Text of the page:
How to make money from people watching other people play video games
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Is there money to be made watching other people play computer games?
Competitive video gaming – also known as eSports – generated more than $600 million globally last year and that’s expected to jump 40 per cent this year.
Tournaments are regularly played in front of thousands of adoring fans for huge amounts of prize money.
In November, eSports Mogul Asia Pacific (ASX:ESH) became the first Australian eSports company to join the ASX after selling 350 million shares at 2c each to raise $7 million.
ESH’s shares were suspended at 1.7c on Friday, pending an announcement. (ESH had no earnings in the June quarter, but spent $679,000, leaving $3.68 million in cash and equivalents. It expects to spend $540,000 in the current quarter.)
Now a second eSports provider is about to hit the local bourse as the burgeoning industry begins to take off in Australia.
London-based eSports platform Gaming Battle Ground is aiming to complete a backdoor listing on the ASX by the end of the year.
The eSports hype train is certainly picking up speed.
One research company says the global audiences will surpass 385 million people this year – that’s more than three times the amount of people that watched the Super Bowl this year.
Both eSports Mogul and Gaming Battle Ground describe eSports as a “global phenomenon”.
But what is the truth?
Fad or Future
Is eSports a fad only for ‘true’ gamers? Or will it continue to grow and eventually surpass “real” sports?
The truth probably falls somewhere in the middle. eSports likely won’t surpass what we see as real sports, but it will become a mainstream part of society that will complement – and even partner with – traditional sports.
eSports is undoubtedly the real deal, and a lucrative space for businesses to be operating in.
While initial uptake has been a bit slow in Australia, 2017 was a landmark for the development of eSports here.
In May the Intel Extreme Masters event in Sydney’s Olympic Park attracted 10,000 punters to watch 40 professional gamers battle each other in a multiplayer first-person shooter game called Counter-Strike.
Around the same time, the Adelaide Crows became the first Australian professional sporting outfit to buy an eSports team.
The AFL club bought Legacy in a move chief executive Andrew Fagan said was to target millennials specifically.
“[eSports] is hugely popular with millennials and there are enhanced opportunities for current and new corporate partners to engage with younger, digital and social media-savvy audiences,” Mr Fagan said.
“In many ways, eSports represents the intersection of technology, media and entertainment, which are all a key part of our strategic focus.”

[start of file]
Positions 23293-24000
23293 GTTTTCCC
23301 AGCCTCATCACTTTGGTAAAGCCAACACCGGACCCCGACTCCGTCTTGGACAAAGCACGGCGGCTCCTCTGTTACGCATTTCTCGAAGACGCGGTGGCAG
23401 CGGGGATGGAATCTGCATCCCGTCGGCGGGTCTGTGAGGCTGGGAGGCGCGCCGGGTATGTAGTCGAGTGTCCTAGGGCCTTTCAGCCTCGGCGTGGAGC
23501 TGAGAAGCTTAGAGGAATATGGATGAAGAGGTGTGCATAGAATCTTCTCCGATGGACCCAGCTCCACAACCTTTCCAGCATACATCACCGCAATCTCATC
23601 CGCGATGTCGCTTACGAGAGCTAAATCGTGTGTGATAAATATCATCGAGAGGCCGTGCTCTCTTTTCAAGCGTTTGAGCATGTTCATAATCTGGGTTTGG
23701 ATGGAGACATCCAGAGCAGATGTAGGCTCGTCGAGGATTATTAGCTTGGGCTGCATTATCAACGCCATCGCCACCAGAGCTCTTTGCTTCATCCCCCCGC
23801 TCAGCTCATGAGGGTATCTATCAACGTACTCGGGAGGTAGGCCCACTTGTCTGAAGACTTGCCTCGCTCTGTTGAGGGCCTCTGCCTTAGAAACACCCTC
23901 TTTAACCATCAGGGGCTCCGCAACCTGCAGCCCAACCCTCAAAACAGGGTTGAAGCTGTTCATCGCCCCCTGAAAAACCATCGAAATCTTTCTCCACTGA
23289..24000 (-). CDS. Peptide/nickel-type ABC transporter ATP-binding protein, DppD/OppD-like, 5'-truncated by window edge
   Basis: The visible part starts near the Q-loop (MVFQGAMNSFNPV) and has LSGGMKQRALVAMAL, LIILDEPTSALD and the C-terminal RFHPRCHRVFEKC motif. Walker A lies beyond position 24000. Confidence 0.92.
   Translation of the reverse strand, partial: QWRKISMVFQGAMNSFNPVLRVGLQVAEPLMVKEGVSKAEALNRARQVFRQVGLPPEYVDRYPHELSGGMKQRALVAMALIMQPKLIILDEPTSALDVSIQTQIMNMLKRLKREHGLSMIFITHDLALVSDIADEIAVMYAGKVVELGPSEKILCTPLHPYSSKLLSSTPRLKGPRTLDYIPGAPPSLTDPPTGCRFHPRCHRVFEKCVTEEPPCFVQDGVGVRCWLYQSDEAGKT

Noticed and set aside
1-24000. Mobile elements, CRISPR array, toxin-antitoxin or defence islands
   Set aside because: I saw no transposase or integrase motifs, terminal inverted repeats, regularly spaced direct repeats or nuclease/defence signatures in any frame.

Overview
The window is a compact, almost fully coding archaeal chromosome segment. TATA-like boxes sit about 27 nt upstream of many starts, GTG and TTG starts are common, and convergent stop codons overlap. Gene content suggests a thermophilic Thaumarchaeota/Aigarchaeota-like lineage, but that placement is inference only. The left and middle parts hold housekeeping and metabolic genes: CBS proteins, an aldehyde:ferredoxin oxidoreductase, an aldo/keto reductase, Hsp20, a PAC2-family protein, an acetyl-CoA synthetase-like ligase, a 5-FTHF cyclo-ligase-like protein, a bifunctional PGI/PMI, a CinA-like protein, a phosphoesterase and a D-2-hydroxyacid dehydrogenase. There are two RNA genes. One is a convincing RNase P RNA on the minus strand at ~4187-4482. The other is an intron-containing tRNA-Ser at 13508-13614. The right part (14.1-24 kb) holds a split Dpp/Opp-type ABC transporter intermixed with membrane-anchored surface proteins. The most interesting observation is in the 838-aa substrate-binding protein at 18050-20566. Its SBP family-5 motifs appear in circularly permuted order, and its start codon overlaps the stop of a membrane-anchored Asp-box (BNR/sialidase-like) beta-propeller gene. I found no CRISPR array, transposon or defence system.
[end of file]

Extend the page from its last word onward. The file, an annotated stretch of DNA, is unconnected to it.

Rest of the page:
This is where eSports becomes so lucrative – it provides access to the notoriously hard-to-reach millennial market in a place where they are passionate and engaged. Both Gaming Battle Ground and eSports Mogul want to capitalise on this.
Gaming Battle Ground provides an online gaming platform with the aim of bringing eSports tournaments to the masses. It wants to be a conduit to this young market for advertisers.
The company plans to list on the ASX through a reverse takeover of mining shell Arrowhead Resources.
Gaming Battle Ground has been operational for two years. It has 30,000 registered users and has run some 10,000 tournaments of varying sizes. Following the backdoor listing, the company plans to make inroads into Australia as an “emerging gaming and eSports market in a first world economy”.
To its advantage, the company owns all of the IP for its platform, and can readily expand globally, which is needed to compete in this online market.
It will follow in the footsteps of eSports Mogul, which brands itself as an eSports media company, offering training, a tournament platform similar to Gaming Battle Ground and content centred on the space.
At the time of listing it was yet to make any money, and this is expected to stay the same in the “foreseeable future” as the business builds its strategy. The company’s revenue model centres on subscription fees for users, partnerships with eSports team and advertising.
The company’s 20 per cent stake in eSports Hero lends it some credibility. The US-based company has hosted more than 20 live events in New York City that have been co-hosted by Microsoft and sponsored by the likes of Red Bull and Logitech.
It has also identified Australia and Singapore as jumping off points for the Asia-Pacific because “these countries will drive superior customer engagement and revenues” – greater than other areas in the region.
eSports is still very much an emerging industry, especially in Australia, and faces its fair share of legal challenges.
eSports Mogul has already run into some issues. Charging gamers to compete is prohibited in some States, and its service has been classified as gambling in others.
To get around this, the company introduced a monthly subscription for users.
Both eSports Mogul and Gaming Battle Ground list regulatory and legal issues as key risks in their respective prospectuses, and this will likely slow their growth in Australia.
Until eSports becomes a mainstream entity, further legal problems and regulatory hurdles may arise, but none is expected to stunt the industry’s growth in a major way.
With everyone from major sponsors to AFL clubs getting involved, growth seems inevitable.
Denham Sadler is one of Australia’s top technology journalists. Based in Melbourne, he writes a weekly column for Stockhead and has been published in The Guardian, ABC Online and The Saturday Paper.
This article does not constitute financial product advice. You should consider obtaining independent advice before making any financial decisions.